CertiK has unveiled an underground ring of KYC actors for hire, used by rogue developers to scam Web3 communities.
Basic KYC verifications are regularly effective at annoying honest retail users, but unfortunately less so at stopping determined criminals from defrauding victims and laundering their stolen funds. Indeed, CertiK’s investigation confirms that criminals have developed several ways to bypass regular verifications, and the existence of professional “KYC actors” illustrates how easy it is to escape accountability. From our conversation with a “KYC actor”, to our deep-dive investigation into their underground world, let’s discover the dark side of the KYC industry, along with best practices for protecting communities and organizations.
A Conversation With a KYC Actor
Among the several tactics used by crypto developers who intend to scam communities and investors, the use of a KYC actor is certainly one of the most fascinating tactics detected and investigated by CertiK. In our context, a KYC actor is an individual specifically hired to KYC on behalf of rogue project owners looking to gain trust in the crypto community prior to an insider hack or an exit scam. In a particular case, after CertiK’s investigators detected and identified a KYC actor, the subject agreed to provide detailed information about the KYC actor process and industry.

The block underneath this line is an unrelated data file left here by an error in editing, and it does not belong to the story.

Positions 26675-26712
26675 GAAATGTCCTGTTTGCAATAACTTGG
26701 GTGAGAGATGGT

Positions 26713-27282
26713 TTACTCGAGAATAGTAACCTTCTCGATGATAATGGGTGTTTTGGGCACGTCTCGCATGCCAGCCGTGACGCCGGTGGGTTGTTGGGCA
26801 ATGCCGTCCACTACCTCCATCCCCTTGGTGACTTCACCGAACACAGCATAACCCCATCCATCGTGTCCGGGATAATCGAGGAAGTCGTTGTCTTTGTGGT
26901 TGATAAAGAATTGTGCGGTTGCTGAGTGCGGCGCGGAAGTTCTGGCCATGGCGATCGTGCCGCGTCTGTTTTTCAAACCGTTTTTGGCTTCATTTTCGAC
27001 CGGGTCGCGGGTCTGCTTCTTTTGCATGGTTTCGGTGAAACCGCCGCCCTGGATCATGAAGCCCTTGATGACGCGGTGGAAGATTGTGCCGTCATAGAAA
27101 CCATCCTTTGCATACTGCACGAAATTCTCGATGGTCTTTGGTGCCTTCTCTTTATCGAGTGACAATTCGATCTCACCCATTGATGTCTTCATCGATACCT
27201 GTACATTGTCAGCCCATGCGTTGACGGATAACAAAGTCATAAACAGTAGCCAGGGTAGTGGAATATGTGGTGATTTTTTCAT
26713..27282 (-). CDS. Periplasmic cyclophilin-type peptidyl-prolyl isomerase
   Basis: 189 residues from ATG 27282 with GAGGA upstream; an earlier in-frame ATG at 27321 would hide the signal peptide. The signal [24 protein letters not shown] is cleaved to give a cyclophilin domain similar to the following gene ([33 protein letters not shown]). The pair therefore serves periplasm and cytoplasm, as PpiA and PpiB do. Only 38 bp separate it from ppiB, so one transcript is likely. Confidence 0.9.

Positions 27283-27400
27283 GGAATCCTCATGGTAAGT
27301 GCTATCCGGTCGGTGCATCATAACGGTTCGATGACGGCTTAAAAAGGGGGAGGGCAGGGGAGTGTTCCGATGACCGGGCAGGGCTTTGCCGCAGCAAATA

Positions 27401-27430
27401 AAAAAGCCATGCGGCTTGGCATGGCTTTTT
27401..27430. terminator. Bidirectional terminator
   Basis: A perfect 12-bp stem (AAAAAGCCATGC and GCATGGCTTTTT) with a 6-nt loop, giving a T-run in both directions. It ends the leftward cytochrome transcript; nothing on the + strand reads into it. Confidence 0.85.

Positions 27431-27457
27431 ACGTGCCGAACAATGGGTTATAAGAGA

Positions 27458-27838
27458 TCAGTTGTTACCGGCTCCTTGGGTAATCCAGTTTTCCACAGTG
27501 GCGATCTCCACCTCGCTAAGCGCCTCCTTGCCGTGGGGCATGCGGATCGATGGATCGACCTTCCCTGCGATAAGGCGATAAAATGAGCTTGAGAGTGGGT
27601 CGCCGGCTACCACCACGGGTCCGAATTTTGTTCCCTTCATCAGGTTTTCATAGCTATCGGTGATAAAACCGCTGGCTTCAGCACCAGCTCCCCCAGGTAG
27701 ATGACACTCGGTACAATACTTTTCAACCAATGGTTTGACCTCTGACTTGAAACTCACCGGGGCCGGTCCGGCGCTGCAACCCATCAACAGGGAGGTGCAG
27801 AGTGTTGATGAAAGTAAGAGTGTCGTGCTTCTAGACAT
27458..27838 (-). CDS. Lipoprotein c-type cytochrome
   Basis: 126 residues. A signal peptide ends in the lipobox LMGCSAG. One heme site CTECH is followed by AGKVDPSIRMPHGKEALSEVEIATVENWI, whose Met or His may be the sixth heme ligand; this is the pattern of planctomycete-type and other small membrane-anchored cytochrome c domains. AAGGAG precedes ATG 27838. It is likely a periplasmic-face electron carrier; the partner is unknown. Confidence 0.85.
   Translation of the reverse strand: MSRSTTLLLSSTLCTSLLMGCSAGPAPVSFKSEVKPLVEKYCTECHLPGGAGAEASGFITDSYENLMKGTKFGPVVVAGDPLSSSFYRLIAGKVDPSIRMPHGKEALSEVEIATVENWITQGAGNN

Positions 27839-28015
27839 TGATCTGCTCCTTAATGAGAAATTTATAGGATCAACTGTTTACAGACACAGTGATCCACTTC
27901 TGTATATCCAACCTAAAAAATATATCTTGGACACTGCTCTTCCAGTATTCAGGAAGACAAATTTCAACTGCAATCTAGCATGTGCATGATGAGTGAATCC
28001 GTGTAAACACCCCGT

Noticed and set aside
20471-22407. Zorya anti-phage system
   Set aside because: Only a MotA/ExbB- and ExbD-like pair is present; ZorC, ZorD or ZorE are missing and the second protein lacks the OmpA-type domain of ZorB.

According to this actor, it is surprisingly cheap and easy to hire someone to KYC for a fraudulent endeavor. He detailed how he had been posing for fake KYCs for over 3 years, and explained how simple it was for him to pass a regular KYC verification. In addition, he provided proof of transactions for his KYC gigs, as well as links to the specialized marketplaces where he finds his criminal clients. However, the reality of this undercover life is not nearly as glamorous as portrayed by Hollywood. Our interviewee showed us around his humble surroundings, explaining that most KYC actors are based in developing countries and are paid a small amount for each ‘role’, with his earnings amounting to just 20 to 30 USD per deal. This sad situation is unfortunately not surprising as we know that the modern scamming industry has no shame in organizing human trafficking and slavery for their benefit.
KYC Actor Dark Markets
Based on this insider information, our intelligence analysts were able to launch a deep dive investigation into the dark KYC marketplaces to better assess the situation and see what we could learn from it. We thoroughly scanned the activity of over 20 over-the-counter (OTC) underground markets, most of them hosted on Telegram, Discord, as well as some low-requirement phone-based apps, along with job ads placed on gig websites. Sellers and buyers meet on these OTC marketplaces based on their specific transaction requirements, negotiate their price, and usually use an escrow service for the payment. Rogue developers who prepare crypto scams also use these service to recruit KYC actors, but they represent a marginal activity percentage compared to the number of transactions for already-KYCed bank or exchange accounts, as well as direct crypto/fiat currency deals.